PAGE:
Carnegie Investment Counsel Blog

 

Personal + Finance: 6 Big Life Events When You Should Call Your Financial Advisor

Posted by Linda Fousek on Mar 25, 2020 10:00:00 AM

When-should-i-call-my-financial-advisor

Our feelings and finances are often intertwined. As advisors, when we meet with clients, most of the time we spend more time discussing the personal side of finance than the dollars and cents.

With many of us, money represents more essential things in life such as safety, stability, lifestyle, generosity and legacy. With so many emotions tied to money, some people may be tempted to make financial decisions based on emotions, not logic. When you hire an investment manager, it's our responsibility to think long term; to listen, to understand and to look at the big picture. It's our responsibility to manage the day-to-day ups and downs of the marketplace.

In this age of faceless online products and robo-investing, part of the service we provide is being here to talk to you, by phone, by video chat or in person (someday). Our service is not just punching numbers. We want to understand where you are, when things are changing and your latest goals. We take it as an honor to be your financial partner to help you meet these challenges.

Today, more than ever, with fears driving the market fluctuations, it's important to stay calm and lean on your network, including your financial advisor, to separate fact from emotion.

Most of all, I like to remind people, when you hire a portfolio advisor, you are getting more than a once-a-year review of your statements. We are here to be your personal financial advisor and provide personalized financial guidance and support through all market conditions.


Marriage, birth, death, divorce, planning for college, moving into a retirement home or even public health events like the COVID-19 situation are all significant life changes fraught with emotion.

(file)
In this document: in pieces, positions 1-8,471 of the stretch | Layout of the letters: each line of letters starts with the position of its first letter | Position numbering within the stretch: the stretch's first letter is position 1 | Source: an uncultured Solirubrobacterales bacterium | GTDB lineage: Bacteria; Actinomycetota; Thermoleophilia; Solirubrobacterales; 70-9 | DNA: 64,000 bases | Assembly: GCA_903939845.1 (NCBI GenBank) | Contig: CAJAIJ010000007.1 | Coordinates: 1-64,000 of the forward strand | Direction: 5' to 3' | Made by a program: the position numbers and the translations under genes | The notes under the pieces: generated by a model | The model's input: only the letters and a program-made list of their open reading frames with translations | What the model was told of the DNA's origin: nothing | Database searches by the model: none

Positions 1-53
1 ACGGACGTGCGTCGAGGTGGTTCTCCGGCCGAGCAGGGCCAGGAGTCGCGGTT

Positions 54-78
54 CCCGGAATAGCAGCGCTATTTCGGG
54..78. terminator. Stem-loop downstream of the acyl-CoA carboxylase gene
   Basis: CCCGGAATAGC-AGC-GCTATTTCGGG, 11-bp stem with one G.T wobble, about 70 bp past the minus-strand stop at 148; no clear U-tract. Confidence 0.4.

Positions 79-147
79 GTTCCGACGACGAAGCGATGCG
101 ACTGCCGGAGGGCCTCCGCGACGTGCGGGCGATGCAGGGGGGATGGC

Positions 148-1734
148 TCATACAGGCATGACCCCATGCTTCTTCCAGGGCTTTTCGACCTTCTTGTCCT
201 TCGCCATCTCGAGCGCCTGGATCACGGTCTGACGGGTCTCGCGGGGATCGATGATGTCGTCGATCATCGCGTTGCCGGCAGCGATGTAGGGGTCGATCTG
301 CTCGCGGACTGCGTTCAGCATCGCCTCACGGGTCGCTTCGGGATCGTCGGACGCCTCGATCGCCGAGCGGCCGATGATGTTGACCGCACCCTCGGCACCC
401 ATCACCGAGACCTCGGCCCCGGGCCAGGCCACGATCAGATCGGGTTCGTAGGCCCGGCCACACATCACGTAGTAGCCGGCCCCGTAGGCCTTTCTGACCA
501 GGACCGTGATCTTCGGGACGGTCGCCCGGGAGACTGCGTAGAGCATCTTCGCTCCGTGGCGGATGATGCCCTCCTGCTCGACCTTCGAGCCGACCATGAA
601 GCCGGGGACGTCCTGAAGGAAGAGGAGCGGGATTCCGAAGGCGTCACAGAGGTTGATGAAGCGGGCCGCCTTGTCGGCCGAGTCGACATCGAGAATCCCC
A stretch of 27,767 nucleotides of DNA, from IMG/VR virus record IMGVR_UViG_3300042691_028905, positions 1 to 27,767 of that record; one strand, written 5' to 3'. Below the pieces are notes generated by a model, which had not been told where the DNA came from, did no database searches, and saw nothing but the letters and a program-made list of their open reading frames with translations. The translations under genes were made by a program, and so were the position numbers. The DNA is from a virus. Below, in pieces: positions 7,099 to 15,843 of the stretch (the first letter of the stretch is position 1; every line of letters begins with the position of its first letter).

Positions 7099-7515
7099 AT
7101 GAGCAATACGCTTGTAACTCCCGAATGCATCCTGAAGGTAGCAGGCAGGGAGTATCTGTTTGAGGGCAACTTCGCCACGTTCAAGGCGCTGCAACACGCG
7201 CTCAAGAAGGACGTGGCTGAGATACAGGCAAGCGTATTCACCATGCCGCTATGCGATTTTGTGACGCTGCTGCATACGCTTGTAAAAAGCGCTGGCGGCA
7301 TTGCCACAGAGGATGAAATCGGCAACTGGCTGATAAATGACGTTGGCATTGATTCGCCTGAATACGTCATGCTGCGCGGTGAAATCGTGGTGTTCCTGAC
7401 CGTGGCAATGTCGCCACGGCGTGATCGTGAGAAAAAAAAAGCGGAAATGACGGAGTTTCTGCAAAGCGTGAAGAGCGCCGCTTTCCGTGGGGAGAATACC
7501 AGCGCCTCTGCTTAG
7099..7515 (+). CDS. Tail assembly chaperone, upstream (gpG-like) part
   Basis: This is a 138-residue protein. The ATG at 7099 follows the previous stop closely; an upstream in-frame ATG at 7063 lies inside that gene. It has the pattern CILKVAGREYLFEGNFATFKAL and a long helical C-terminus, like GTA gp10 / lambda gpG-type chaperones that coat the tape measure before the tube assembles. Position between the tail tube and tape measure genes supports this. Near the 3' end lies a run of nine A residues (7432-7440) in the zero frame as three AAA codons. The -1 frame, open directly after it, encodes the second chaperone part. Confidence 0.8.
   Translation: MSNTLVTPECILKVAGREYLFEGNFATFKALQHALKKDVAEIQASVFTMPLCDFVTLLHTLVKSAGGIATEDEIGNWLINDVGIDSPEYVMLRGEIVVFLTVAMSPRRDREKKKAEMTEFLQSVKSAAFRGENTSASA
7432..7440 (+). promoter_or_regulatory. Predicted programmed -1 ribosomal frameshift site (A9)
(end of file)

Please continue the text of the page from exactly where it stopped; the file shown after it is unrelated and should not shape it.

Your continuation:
We have been down many of these roads before with clients and can help. If you're going through any of these big life changes, your financial advisor really wants to hear from you.

 

1. Feeling uncertain about the market with the COVID-19 situation

Today's uncertain times have many people feeling confused. This is why you've hired Carnegie as your investment advisor, to shepherd your assets through difficult times. We concern ourselves with the economic impact, so you don't have to. By utilizing our combined experience, we strive to make sure every client has the correct balance through this uncertain period. Reach out to your financial advisor to discuss your concerns or particular circumstances at this time.

 

2. Moving to assisted living or a retirement home

After you are retired for a few years, you may feel like you have your finances down pat. You may know your monthly expenses and maybe even have paid off your house. When you move to an assisted living facility, emotions and costs tend to change dramatically. Skilled care can be very expensive. Your financial advisor can help you determine ways to preserve your nest egg for as long as possible during a transition such as this.

 

3. Starting retirement